Common Typographical Errors

The first most common error is two spaces after a period. Most of us had a "Miss Davis" as our typing teacher, who drilled us over and over to think:

period -- space -- space

With all due respect to "Miss Davis" and typing teachers everywhere, when you are typesetting a document, you should only use one space after a punctuation mark, never two. You need to change your thinking to:

period -- space

The reason for this is quite simple. On (most) typewriters you have a fixed-width typeface. To get a reasonable distinction between word endings and sentence endings, you need to have two spaces. When you are typesetting a document, you are using proportional type. Each letter has its own width and space around it. The punctuation marks are also designed with the appropriate space.

If you have a document with two (or more) spaces after punctuation marks, you can perform a "search and replace" in your word processor. Simply search for <space><space> and replace with <space>. Repeat this several times until your search function returns a "unable to find" message.

The second most common error is the failure to use "curly" quotes. (Some programs may refer to these as typographer's quotes.) Unfortunately, the limitations of the Internet do not allow us to use "curly" quotes in e-mail or on web pages. Perhaps, some day that will change. Some examples:

Not: "Damn the torpedoes, full speed ahead!"

but:Damn the torpedoes, full speed ahead!

Similarly, curly apostrophes also need to be used:

Not: Don't do that.

but: Dont do that.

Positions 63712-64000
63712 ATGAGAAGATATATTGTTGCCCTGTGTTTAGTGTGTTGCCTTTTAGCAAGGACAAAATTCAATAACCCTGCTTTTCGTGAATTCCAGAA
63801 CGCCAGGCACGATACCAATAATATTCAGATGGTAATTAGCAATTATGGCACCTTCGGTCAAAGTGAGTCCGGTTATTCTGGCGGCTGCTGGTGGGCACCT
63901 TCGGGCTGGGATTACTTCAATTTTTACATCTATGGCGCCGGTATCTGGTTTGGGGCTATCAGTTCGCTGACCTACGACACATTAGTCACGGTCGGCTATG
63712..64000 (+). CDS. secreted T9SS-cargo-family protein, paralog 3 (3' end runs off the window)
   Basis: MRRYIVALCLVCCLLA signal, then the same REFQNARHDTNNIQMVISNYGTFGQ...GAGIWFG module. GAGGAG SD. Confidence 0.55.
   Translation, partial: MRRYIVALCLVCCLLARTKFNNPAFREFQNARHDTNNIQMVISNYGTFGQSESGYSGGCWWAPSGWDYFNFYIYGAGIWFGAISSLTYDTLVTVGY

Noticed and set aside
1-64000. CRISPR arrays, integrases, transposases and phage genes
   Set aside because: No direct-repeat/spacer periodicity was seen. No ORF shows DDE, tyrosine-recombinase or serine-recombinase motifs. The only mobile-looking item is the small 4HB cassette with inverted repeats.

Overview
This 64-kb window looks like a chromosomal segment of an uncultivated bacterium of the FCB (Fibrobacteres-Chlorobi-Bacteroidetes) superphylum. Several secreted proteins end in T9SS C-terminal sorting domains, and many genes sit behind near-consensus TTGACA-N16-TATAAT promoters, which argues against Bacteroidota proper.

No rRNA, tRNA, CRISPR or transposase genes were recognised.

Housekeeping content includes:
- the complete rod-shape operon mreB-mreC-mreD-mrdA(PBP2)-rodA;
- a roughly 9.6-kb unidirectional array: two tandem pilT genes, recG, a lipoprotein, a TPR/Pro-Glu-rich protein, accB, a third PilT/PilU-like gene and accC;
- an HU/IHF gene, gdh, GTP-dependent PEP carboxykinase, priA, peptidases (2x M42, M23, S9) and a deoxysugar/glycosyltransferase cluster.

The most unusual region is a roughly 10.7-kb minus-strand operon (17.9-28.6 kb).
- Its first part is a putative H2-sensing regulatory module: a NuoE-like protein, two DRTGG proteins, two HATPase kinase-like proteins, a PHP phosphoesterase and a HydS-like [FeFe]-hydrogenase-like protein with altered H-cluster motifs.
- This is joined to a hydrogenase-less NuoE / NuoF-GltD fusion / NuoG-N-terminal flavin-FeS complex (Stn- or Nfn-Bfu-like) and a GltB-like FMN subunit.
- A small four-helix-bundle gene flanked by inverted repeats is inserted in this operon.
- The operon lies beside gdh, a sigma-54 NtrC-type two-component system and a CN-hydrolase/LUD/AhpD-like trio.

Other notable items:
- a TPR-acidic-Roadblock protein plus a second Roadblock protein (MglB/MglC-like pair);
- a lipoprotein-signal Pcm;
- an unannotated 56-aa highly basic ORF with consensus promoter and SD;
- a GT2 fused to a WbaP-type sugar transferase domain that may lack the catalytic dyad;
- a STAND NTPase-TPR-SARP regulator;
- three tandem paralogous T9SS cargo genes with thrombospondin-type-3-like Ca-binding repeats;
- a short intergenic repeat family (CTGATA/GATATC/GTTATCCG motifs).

Many word processing programs have a "smart quotes" feature that will automatically insert the appropriate quote mark or apostrophe. However, you need to be careful in two special situations. First, when you are referring to feet and inches, you should use the prime or double prime symbol, but "straight" quotes (e.g. 3'6") will work in a pinch. Second, the smart quotes feature will usually get it wrong with abbreviated dates: We should use 96 for 1996. In this case, the leading character is an apostrophe, not a single opening quote ().

If you already have a document filled with straight quotes instead of curly quotes, then you can use "search and replace" to fix them. Or, if you import the document into a page layout program such as InDesign, Quark Xpress, or PageMaker, these programs can fix this problem as the file is placed. (You may need to adjust preferences in the import filter used.) If you use the import filter in a page layout program be sure to manually fix the opening single quote vs. apostrophe problem as described.

Other holdovers from typing class -- to be avoided with true typesetting: